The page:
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8 Ways To Save Money By Keeping Produce Fresh

By Kira Botkin

Closeup of cherry tomatoesYou can take a big chunk out of your food budget by making your perishables last longer. Americans throw out about 40% of all the food they buy, so even a small dent can mean big savings.

Here are some great tips to follow to help you keep your produce fresh and save a ton of money:

1. Berries. If you’re up for a few extra steps, Cook’s Illustrated says berries can be rinsed with a 3:1 water-vinegar solution to remove any bacteria or spores and then carefully dried to extend their lifespan. If you’re not up for the extra steps, keeping them dry until you’re ready to use them will keep them from going mushy and moldy. Make sure to take out any that are already going bad first to prevent the spread of any disease or mold.

2. Lettuce. Don’t bother buying bagged lettuce. Buy whole heads, and only take off what you want as you need it. Wrap the rest of the head in paper towels and then place in a plastic grocery bag. Wrap it pretty loosely in the plastic bag and it will stay good for up to two weeks. I do this all the time, and it is such a money saver because it allows one head of lettuce to go a long way.

3. Tomatoes, pears, plums, apricots, and other soft fruits. While tomatoes will keep longer in the fridge, they will lose their taste. If you want them to keep their taste, they will stay good for several days on the counter. If you put them on something soft, such as a towel in a bowl, this will help to prevent them from getting squishy spots. Also, make sure to keep out of direct sunlight in order to preserve as much as possible. Other soft fruits like pears, plums, and apricots should not be refrigerated to avoid browning from the inside and to preserve taste.

4. Potatoes, onions, garlic, squash. Potatoes and onions should never be refrigerated. If you keep them out of the light and in a basket with ventilation, they’ll keep for quite some time. Never eat a potato that has sprouts, though, since that means it will be bitter. Garlic and squash can also be kept at room temperature away from light in order to last a long time.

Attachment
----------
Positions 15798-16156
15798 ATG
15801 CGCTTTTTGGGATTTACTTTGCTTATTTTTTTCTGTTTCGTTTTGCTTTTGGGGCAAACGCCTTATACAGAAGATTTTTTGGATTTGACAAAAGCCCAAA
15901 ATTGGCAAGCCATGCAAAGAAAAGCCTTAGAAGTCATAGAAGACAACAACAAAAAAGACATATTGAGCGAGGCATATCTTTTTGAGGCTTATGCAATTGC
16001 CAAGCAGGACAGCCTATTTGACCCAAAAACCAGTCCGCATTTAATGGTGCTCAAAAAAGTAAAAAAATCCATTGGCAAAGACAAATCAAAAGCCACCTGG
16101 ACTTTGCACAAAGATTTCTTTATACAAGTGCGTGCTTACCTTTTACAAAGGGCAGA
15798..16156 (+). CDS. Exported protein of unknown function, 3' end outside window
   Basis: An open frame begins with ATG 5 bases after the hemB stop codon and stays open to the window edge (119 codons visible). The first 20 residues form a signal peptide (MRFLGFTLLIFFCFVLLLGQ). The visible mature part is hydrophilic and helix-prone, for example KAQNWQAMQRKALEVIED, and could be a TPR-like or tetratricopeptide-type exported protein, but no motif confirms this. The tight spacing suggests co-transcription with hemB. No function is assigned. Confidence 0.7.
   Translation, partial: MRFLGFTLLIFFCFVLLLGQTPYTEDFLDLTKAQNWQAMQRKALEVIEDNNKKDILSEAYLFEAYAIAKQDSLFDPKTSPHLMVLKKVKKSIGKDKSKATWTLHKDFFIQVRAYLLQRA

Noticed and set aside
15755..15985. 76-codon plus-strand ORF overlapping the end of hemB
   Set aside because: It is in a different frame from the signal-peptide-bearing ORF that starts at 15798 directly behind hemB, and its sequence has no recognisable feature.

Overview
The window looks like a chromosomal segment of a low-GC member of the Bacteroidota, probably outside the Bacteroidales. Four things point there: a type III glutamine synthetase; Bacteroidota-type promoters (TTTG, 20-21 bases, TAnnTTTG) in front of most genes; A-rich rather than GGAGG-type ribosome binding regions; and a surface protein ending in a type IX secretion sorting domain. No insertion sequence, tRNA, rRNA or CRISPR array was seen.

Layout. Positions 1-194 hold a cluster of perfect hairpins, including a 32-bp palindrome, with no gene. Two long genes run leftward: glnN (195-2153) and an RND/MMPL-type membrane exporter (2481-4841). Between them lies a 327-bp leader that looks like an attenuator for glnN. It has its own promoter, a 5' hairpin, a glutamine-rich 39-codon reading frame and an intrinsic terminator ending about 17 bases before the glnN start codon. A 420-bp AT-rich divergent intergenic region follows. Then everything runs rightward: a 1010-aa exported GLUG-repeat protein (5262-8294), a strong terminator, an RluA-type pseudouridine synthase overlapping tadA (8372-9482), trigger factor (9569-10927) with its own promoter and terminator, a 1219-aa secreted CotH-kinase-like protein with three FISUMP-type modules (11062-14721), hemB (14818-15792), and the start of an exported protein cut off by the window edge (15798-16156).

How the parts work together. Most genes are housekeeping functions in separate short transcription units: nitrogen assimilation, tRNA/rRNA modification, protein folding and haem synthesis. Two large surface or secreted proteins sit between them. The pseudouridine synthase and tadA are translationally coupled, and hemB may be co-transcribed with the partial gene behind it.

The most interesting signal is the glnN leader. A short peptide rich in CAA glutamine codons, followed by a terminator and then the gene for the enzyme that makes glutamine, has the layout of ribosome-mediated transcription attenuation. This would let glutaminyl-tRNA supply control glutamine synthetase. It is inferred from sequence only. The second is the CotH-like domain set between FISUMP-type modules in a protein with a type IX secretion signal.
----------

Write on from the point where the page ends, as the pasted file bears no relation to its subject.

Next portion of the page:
5. Bananas. Bananas produce ethylene as they ripen, which will cause other fruits to also prematurely ripen and go bad. Keep bananas separate from other fruits, and use a hanger to keep them suspended to avoid bruising. They can be refrigerated once they are ripe to keep them fresh for a longer period of time.

6. Herbs, asparagus, broccoli, celery. Herbs can be placed in a jar with a little water at the bottom to keep them fresh longer. You can also do the same thing with asparagus, broccoli, and celery to keep them from getting limp.

7. Apples. Apples are prone to spoilage if exposed to other fruits and vegetables, so keep them separate in a cool, dark place. While apples will last for several months, I don’t recommend waiting that long!

8. Corn. Corn should also be wrapped, but in a wet paper towel or paper bag and then in a grocery bag. Don’t leave it out on the counter or it will gradually become less sweet.

And if all else fails, there are lots of neat recipes that you can use to put your limp vegetables to good use! Check them out here and here.

Do you have any other tips to keep your produce fresh?

(photo credit: flickr)

Kira Botkin
Kira is a longtime blogger and serial entrepreneur who enjoys gardening, garage sales, and finding stray animals. She lives in Columbus, Ohio, where football is a distinct season, and by day runs a research study for people with multiple sclerosis. She hopes that the MoneyCrashers team can help you achieve your goals and live a great life.

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  • http://www.retireby40.org Joe

    Wow, thanks for the tips. I never knew there are so many ways to store produce. :)

  • http://www.savings.com/blog/blog.html Stella

    Great tips. Bananas are a staple for breakfast for me so I have a couple tricks from keeping them from going bad too soon including buying just a few days worth at a time throughout the week (especially if the weather’s warm which makes them ripen faster…), buying a mixture of ripe and green bananas and, as a last resort, putting them in the refrigerator to slow the ripening process.

    • Kira Botkin

      Buying some green and some yellow is a good idea, I hadn’t thought of that. That way you have some for now and some for a few days later.

  • http://thecollegeinvestor.com Robert

    Also, buy Bananas as green as possible, that way you get the longest shelf life!

  • Theresa B

    Thanks for the tips on the produce. It was refreshing to learn a few new technique like the soft fruits that should not be refrigerated.

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